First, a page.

He sat on the table opposite hers and looked at her with the space of the narrow aisle between them. "You do know that Charles lived nearly two hundred years without you to take care of him, yes? He is not a fragile rosebud who needs your tender touch to survive."

"He's not a killer, either," Anna snapped.

"I beg to differ." Asil spread his hands peaceably when she snarled at him. "The results speak for themselves. I doubt that there are any other wolves with so many werewolf kills under their belt outside of present company." He indicated himself with a modest air that was a tribute to his acting skills, since he didn't have a modest bone in his body.

Anna shook her head at him, her hands curling into fists of frustration. "He isn't. Killing hurts him. But he sees it as necessary - "

"Which it is," murmured Asil, clearly patronizing her.

"Fine," she agreed sharply, hearing the growl in her voice but unable to keep it down. Failing so spectacularly with Bran had taught her she needed to keep her own temper in check if she wanted to convince old dominant wolves of anything. "I know that it is necessary. Of course it is necessary. Charles wouldn't kill anyone if he didn't see that it was necessary. And Charles is the only one dominant enough to do the job who is also not an Alpha, since that would cause trouble with the Alpha of the territories he must enter. Fine. It doesn't mean that he can continue like this. Necessary does not mean possible."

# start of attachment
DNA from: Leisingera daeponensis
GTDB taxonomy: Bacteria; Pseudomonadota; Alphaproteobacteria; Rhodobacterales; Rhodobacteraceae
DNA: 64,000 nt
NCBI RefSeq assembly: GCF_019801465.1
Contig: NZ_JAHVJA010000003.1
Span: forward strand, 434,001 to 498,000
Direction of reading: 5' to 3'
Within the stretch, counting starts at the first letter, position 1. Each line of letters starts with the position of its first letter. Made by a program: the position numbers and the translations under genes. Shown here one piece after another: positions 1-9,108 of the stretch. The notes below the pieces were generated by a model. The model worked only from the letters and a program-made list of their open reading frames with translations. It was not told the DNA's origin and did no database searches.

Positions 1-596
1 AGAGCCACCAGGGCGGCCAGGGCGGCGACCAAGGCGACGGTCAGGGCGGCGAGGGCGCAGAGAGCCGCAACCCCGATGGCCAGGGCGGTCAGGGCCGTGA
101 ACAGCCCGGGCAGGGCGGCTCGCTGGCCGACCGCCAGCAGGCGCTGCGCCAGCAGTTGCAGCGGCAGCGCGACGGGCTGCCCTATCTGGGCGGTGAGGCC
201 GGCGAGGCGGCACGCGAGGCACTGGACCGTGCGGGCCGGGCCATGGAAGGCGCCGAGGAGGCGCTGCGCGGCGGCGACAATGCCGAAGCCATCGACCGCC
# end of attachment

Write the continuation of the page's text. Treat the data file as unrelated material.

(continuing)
Asil sighed. "Women." He sighed again, theatrically. "Peace, child. I do understand. You are Omega and Omegas are worse than Alphas about protecting their mates. But your mate is very strong." He grimaced as he said it, as if tasting something bitter. Anna knew that he didn't always get along with Charles, but dominant wolves often had that problem with one another. "You just have to have a little faith in him."

Anna met his gaze and held it. "He doesn't bring me with him anymore when he goes. When he came home this afternoon, I used my magic to send his wolf to sleep, and as soon as the wolf was quiet he left without a word."

"You expected living with a werewolf to be easy?" Asil frowned at her. "You can't fix everyone. I told you that. Being Omega doesn't make you Allah." Asil's long-dead mate had been an Omega. Asil had taught Anna all that she knew about it, which he seemed to believe gave him some sort of in loco parentis status. Or maybe he just patronized everyone. "Omega doesn't mean power without end. Charles is a stone-cold killer - ask him yourself. And you knew it when you married him. You should quit worrying about him and start worrying about how you are going to deal with accepting the situation you got yourself into."

Anna stared at him. She knew that he and Charles weren't bosom buddies or anything. She hadn't realized that he didn't know Charles at all, that Asil saw only the front he put on for everyone else.

Asil had been her last, forlorn hope. Anna levered herself off the table. She turned her back on Asil and strode to the door, feeling the heavy weight of despair. She didn't know how to make him, to make Bran, see how bad things were. Bran was the one who counted. Only he could keep Charles home. She had failed to persuade her father-in-law. She'd been hoping that Asil might help.